ABU DHABI // Partnerships with the UAE are key to the British defence industry at this year's Idex, according to the regional director of the UK Trade and Investment office's defence and security organisation.
With defence spending being cut in the UK, leading-edge technology firms may lose the funding to develop their projects, Alan Malpas said. "The declining budget in the UK means that there are some projects that we cannot take forward," he said.
"When we engage in partnerships, companies come and work together with the UAE and help each other develop these projects and exploit it.
"In addition to the industrial benefit that it brings to the UAE, these projects otherwise may die and go away."
His comments came after the British minister for defence equipment, support and technology, Philip Dunne, said that the UK is ready to purchase UAE-made military products.
Mr Dunne said his country was not restricted to only procuring defence capability from within its borders or selected partners.
"We recognise your vision to develop indigenous capability and I look forward to seeing this innovation and expertise on display over the coming days," he said.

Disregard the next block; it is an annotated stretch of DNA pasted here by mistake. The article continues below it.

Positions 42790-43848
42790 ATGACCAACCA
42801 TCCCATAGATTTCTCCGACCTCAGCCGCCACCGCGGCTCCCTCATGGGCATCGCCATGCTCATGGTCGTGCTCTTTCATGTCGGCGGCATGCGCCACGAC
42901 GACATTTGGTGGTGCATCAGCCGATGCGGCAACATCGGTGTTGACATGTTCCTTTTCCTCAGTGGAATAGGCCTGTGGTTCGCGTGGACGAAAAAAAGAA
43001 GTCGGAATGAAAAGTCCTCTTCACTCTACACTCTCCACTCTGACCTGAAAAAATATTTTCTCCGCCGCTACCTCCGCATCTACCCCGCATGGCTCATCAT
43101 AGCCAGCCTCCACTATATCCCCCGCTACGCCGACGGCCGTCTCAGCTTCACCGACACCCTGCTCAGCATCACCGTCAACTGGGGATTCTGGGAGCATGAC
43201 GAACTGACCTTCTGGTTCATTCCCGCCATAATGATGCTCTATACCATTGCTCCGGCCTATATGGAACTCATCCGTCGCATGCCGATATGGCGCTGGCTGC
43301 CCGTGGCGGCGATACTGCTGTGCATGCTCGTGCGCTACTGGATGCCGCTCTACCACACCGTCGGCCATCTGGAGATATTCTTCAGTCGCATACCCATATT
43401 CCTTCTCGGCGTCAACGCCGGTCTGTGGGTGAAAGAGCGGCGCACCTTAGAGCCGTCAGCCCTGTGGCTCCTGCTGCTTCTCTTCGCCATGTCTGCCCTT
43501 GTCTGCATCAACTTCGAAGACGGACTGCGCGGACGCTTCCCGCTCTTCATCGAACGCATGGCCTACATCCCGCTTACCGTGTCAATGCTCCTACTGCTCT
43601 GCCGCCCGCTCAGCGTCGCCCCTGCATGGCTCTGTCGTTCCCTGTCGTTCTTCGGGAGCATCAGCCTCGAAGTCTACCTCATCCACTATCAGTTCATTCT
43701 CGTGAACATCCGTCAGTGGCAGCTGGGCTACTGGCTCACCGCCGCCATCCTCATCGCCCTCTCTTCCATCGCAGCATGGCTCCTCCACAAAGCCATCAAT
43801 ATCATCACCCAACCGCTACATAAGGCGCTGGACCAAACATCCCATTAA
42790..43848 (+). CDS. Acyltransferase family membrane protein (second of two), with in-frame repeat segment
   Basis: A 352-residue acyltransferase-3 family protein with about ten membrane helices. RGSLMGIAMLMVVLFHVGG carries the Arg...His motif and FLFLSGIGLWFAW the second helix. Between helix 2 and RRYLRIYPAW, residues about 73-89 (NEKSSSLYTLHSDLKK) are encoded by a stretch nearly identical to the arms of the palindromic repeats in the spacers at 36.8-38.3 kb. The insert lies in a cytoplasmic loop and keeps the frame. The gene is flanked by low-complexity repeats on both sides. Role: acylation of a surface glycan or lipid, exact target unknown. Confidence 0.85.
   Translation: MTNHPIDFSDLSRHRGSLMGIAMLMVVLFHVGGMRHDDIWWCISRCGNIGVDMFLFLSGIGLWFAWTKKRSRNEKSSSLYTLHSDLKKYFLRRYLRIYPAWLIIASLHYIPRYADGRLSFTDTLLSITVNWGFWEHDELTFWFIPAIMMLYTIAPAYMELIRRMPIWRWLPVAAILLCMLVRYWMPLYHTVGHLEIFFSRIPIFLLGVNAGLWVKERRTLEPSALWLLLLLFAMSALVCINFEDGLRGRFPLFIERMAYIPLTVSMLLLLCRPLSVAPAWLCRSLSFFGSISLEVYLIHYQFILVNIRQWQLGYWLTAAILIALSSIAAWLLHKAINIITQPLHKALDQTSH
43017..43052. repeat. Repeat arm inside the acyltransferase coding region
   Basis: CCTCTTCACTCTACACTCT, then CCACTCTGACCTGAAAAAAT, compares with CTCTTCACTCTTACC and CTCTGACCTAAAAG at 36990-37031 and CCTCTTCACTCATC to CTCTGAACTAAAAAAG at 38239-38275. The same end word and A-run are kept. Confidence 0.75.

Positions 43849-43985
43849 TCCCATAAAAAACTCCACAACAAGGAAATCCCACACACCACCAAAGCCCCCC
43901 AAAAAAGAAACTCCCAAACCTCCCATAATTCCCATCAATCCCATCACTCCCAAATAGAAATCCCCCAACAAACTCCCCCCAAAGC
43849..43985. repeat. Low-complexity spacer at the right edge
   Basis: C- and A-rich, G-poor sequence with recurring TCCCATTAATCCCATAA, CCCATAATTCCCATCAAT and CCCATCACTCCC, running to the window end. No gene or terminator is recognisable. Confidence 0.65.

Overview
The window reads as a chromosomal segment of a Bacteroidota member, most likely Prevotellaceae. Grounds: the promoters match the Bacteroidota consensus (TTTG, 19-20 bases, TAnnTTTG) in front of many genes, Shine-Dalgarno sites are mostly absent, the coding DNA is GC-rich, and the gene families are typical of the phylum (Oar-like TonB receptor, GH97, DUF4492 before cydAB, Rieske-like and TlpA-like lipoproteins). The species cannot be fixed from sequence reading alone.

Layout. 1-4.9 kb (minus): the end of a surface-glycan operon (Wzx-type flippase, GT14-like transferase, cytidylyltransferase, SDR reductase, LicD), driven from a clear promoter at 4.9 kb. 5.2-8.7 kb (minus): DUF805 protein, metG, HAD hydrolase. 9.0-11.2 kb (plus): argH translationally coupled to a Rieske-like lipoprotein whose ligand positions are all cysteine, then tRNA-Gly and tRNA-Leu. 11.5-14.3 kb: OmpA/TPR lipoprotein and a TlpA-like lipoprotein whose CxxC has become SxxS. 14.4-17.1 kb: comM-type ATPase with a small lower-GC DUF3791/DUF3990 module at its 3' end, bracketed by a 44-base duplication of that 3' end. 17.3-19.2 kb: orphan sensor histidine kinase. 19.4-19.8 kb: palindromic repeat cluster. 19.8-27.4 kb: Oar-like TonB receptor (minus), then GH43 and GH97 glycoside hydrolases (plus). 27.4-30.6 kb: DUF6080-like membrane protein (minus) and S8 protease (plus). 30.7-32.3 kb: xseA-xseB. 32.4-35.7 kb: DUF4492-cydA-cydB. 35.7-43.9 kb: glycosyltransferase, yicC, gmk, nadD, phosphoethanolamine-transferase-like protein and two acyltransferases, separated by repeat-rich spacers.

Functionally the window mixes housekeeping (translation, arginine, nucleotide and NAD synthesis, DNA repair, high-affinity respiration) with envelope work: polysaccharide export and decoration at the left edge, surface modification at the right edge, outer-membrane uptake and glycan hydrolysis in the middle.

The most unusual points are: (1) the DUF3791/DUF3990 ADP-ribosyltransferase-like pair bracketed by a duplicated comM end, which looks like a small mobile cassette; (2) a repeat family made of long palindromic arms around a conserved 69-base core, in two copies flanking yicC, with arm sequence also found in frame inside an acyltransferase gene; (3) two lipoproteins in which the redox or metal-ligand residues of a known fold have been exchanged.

"Even more than this, we recognise that, in the years to come, the supply of defence and security equipment will become increasingly two-way traffic."
The British ministry of defence (MoD) has developed a dedicated website for Emirati defence contractors to register on with a view to selling their products to the UK.
"We have set up the website and will be receiving Emirati presentations.
"We will review and, according to our requirements, engage the companies," a spokesman for the UK Trade and Investment office said.
"For US$240 [Dh881] a year contractors will get a book called The Contracts Bulletin that shows all the contracts from $1 to $1billion, and over 40 per cent of the MoD's procurement projects valued at £8bn [Dh46bn] go to foreign companies," he added.
The address for the site can be found at: www.contracts.mod.uk/newsupplier.